Though I've become comfortable repotting plants, I always fear that my seeds would never ever germinate. Sometimes the seeds germinate in two or three days and sometimes they never do (the same seeds from same company). I am not sure if it is the problem with seeds or me not doing it right.
In 2008, all the sunflowers, cornflowers, Gaillardias, Pansies, and many others that I sowed germinated well, but I lost them all (well, almost all of them except very few) to the unexpected rains (http://inartliesmyheart.blogspot.com/2008_08_01_archive.html). I did a stupid mistake of sowing them all close and letting them grow thin and wobbly. Well, I was an amateur (not that I am an expert now, but at least better than what I was two years ago - thanks to great bloggers like Tina, Prue, Catherine, Randy and Jamie, and many others - I'd have to dedicate a separate post to mention all of them).
This year, my germination rate has been really poor so far. I was excited when I got packets of seeds from a nice-hearted friend from Germany but only a very few germinated. This time, I should blame myself for not doing something right with them.
Here's all that've germinated so far:
- Balsam (Balsamina impatiens)
- Sturts Pea (Swainsona formosa)
- Sugar Melon (Can someone help me with its botanical name?)
- White Gaura - Gaura lindheimeri
- Another one, I don't remember the name :D
- And this one, I seriously hope is the most-badly-wanted Grape Hyacinth - Muscari comosum (Can anyone confirm?)
I sowed many others this week and this time, instead of placing them in the terrace (where my watering could be a problem), I placed them below the tubelight in the hall (Good that we Indians use those white florescent tubelights in our homes).
- Tomato 'Yellow Queen'
- Strawberries (again, YES, I'm not ready to give up yet)
- Dahlia (I'm not giving up on these either!)
- Green Beans (God! What was I thinking? Am I be brave enough to grow veggies?)
- Cayenne Long Pepper
- Canarina canariensis ex Tenerife
- Black-eyed Susan (Thurnbergia)
The balsam and co that germinated in small cells were drying out due to the lack of space. They didn't give out more than four/three leaves. The Tomato 'Yellow Queen' seedlings died! I thought it was time that I transplanted them, but was not sure if I should transplant them directly into the pots so I decided to transplant them into paper cups, where they'd spend their time for two more weeks and then move on to their final destinations.
I made three holes at the bottom of the pot, filled them up with my coco peat + sand + compost mix, made a two inch hole in the centre.
Then I scooped up the seedlings with a spoon from the cells after pressing them from the bottom to loosen the soil.
Look at how much growth the seedling has put up in so little a time!
Plopped them into the hole in the paper cups, pressed the soil gently, water them and we're done!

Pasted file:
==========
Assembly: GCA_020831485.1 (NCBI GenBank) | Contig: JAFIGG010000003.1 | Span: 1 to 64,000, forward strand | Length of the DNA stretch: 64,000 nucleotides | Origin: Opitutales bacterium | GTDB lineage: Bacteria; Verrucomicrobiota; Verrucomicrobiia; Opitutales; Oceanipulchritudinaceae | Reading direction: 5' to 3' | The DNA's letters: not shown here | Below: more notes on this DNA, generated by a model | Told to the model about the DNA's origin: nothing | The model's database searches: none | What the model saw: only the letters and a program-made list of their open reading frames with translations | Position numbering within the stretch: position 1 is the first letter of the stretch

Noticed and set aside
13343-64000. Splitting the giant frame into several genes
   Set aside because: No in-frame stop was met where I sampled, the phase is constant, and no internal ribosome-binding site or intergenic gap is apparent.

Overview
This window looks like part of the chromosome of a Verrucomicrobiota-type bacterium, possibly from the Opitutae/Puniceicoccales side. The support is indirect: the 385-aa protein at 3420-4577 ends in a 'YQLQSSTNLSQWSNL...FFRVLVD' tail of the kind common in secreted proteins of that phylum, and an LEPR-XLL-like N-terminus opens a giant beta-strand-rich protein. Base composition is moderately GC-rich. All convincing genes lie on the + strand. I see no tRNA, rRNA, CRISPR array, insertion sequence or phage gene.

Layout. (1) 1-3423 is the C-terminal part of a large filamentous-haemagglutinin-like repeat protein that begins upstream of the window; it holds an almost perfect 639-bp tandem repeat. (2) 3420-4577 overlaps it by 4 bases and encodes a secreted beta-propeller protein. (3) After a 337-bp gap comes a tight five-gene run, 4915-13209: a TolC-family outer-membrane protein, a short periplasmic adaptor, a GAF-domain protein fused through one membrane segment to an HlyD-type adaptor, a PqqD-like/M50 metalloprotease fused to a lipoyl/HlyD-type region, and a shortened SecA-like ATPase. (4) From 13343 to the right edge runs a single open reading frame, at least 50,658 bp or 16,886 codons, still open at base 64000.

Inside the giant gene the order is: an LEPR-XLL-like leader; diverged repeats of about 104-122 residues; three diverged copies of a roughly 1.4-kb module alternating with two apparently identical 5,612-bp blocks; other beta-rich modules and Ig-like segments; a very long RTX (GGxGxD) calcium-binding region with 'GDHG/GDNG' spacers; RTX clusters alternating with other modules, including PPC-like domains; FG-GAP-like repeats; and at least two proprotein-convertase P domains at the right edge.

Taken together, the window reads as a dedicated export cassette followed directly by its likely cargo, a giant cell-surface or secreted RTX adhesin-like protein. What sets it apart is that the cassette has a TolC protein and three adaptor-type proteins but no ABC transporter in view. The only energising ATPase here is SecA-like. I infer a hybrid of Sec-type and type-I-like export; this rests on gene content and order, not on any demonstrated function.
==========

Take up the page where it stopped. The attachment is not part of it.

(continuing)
I hope they all grow into adults! Palms enjoined (Well, that's the Indian version of fingers crossed :D)!
(The above one is the White Gaura)
And today, one of the Dahlia seeds showed up a green stem, it's yet-to-be opened cotyledons still buried into the soil. I was so excited and a small tiny reed-like seedling emerged from the soil. I hope it is Aristolochia which is what I sowed in it. There's no chance that it could be anything else as there's no soil for weeds in the cups. But does an Aristolochia seedling look like a tiny reed? Tiny as in less than a centimeter tiny.
Oh, I almost forgot about the Black Gram (Vigna mungo) that I sowed more than a week ago and it germinated within three days! The germination was 99%! I plant to use it with my tomatoes as a cover crop. I'm not sure if cover crop concept would be effective in containers, but this is gonna be a trail. I also bought carrot seeds yesterday and I think I have Summer version of radishes somewhere in the seeds box. I plant to grow them together in pots using tissue papers - I learnt of the seed tapes yesterday and read that it's useful while growing carrots to avoid some virus (am I correct?) infection. I also am planning to grow Black eyed peas to plant with my veggies in future. Any of you have an idea if cover crops would good in containers? I think they should theoretically, but is it remarkable?
(The leaves are a lush green and look so fresh! Lover of flowers at heart than vegetables, I am excited to see its blooms)
And here, is the picture of my first tomato (if at all there's some other already forming that missed my eye). Isn't he cute? Veggie growers must think I'm bonkers, but hey this is my first official vegetable!
I think the curl that I was talking about in one of my past posts is due to potassium deficiency or could also be deficiency of micro nutrients which reduced Potassium intake. I saw that there were purplish venation at the bottom of the elder leaves.
Have a busy weekend everyone!